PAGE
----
Principals lack vital compliancy training – experts

by Brett Henebery30 May 2016

In February, Stephen Breen, president of the Western Australian Primary Principals Association (WAPPA) warned that the amount of red tape involved in principals’ day-to-day work can have serious legal implications – both for themselves and their schools.
 
Australia remains the only country in the industrialised world that does not have a mandated professional learning qualification to become a school leader, a factor Breen sees contributing towards the inability of many principals to handle sometimes complex business administrative decisions.
 
He said school leaders were running “million-dollar businesses” with a myriad of separate yet intersecting responsibilities – all of which are being run by one individual. “Most million-dollar businesses would have a compliance officer, an accountant, access to legal help and other support, but the principal doesn’t,” he explained.
 
So what do other experts believe?
                    
Ron Bamford, principal of Canning Vale College, located in Perth, is also the WA president of the Australian Principals Federation (APF). He said the answer of whether principals have sufficient training in departmental policy and compliance was “basically no”.
 
“Principals, particularly in their formative years, need to be aware of the possible legal issues they might face and training would help,” he said.
 
“The training should not just inform – and scare – principals, but more importantly provide them with support to put in place mitigation strategies that are achievable in day to day practice.”
 
He added that mitigation against legal action for each aspect of the role must be practical enough to be achievable in context of all the other things principals are required to do.
 
“To allow our principals to do their prime job of schooling, extra resources are required to employ suitable staff to take some of the logistical and legal load,” he said.
 
Vincent Shin, who works at WEstjustice – formerly Western Community Legal Centre – is Australia’s first ever full-time school lawyer, offering his services at The Grange P-12 College in Melbourne.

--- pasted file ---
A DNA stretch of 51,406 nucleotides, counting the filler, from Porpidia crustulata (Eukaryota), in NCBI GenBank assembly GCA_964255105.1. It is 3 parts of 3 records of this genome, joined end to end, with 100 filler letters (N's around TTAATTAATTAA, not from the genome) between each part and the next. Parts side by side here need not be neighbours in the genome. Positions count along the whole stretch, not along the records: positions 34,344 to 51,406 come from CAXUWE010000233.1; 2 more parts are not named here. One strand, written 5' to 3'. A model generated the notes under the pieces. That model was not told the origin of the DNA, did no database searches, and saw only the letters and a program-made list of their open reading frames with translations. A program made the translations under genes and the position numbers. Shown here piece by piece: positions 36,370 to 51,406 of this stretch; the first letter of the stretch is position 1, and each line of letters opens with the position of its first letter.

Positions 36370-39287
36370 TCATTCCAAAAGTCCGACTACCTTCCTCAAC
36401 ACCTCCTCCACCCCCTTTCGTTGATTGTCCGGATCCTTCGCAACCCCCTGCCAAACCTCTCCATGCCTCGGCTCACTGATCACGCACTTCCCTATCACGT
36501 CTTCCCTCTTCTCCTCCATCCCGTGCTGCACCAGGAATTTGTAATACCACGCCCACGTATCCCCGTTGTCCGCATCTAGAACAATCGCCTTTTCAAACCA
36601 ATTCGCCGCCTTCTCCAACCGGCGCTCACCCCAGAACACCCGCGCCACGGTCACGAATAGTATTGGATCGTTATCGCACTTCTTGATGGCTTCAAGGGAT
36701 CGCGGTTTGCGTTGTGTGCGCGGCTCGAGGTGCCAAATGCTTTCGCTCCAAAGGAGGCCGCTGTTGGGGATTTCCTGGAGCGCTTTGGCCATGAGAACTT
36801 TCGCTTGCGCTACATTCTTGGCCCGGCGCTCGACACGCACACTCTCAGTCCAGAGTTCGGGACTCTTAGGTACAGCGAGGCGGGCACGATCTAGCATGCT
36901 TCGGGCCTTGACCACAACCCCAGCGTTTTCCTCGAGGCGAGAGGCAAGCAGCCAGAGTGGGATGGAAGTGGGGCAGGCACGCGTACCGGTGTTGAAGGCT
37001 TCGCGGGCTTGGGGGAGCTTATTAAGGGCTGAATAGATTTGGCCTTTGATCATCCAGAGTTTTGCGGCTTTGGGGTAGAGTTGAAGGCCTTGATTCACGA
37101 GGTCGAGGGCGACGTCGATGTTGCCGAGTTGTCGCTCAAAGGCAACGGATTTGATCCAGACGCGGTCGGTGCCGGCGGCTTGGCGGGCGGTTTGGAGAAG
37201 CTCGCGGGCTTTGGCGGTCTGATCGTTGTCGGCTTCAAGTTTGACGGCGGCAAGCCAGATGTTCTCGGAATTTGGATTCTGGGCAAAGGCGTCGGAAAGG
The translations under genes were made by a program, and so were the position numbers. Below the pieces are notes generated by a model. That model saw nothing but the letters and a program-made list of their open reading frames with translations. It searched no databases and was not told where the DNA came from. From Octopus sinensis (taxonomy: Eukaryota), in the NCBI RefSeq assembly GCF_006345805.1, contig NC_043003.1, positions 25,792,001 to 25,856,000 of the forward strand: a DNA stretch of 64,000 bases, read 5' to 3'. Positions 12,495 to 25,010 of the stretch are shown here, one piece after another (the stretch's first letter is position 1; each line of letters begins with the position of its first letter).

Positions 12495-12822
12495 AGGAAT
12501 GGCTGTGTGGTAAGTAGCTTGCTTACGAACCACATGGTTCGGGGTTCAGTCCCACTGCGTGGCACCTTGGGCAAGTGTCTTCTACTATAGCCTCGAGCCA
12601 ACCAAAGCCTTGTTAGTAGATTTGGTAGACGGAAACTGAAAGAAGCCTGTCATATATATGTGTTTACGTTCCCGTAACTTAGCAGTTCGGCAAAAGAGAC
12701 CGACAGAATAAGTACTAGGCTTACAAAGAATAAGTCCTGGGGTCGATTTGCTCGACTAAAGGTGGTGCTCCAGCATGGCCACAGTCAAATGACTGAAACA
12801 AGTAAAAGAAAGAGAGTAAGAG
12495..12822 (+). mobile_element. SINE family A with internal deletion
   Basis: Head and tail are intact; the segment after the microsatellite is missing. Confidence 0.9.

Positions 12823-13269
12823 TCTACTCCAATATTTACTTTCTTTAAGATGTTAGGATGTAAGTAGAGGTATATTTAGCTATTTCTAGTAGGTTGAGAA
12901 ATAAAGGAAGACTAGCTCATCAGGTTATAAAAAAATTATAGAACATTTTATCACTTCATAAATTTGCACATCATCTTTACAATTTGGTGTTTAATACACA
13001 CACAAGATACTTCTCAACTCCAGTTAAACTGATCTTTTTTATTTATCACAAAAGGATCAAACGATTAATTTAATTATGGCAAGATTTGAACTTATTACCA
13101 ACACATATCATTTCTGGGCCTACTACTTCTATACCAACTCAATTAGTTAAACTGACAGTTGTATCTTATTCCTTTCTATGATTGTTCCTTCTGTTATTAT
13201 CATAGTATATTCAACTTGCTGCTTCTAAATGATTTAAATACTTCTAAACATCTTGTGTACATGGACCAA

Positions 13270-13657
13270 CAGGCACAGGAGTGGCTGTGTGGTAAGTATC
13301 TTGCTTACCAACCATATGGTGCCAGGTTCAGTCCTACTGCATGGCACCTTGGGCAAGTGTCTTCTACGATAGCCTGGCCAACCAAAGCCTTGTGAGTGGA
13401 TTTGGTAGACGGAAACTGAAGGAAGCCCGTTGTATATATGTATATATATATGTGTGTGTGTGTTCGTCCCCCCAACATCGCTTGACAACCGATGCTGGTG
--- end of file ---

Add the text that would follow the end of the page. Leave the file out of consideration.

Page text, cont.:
“I believe that legal education sessions for school staff is extremely important because they need to be aware of their legal obligations as they are in a position of trust and owe a duty of care to their students,” he explains.
 
“There are some recent legislative amendments that have now criminalised the failure to disclose to police the sexual abuse of a child under 16, as well as other related offences. There are obviously other factors involved but that is the crux of it.”
 
Formerly, this was a reporting requirement for the Department of Health and Human Services, however, now it is a requirement to contact the police.
 
“In a situation where a person with such knowledge fails to report this to the police, they may be consequently charged and potentially face court.”
 
Paul Geyer, CEO, Principals Australia Institute, said compliance and an increasing focus on accountability are two of the biggest issues that principals discuss in professional conversations.
 
“While curriculum and leadership are priorities, the complexity of managing a school site assumes much of a principal’s role,” he told The Educator.
 
“Access to legal training and advice must be part of principals’ ongoing professional learning to address the ever-changing environment as laws change, and new issues, such as the impact of social media, arise in schools.
 
“We cannot teach principals to be lawyers and nor should we. A basic level of knowledge is required to ensure principals know when to seek external advice on a matter.”
 
Geyer added that compliance burden on schools is an increasing workload problem for schools and appears to be at odds with views on increasing school autonomy.
 
“School leaders will not solve issues within their schools by ‘tick box’ compliance but will have a greater impact on developing a school culture based on integrity, transparency and ethical decision making.”
 
 

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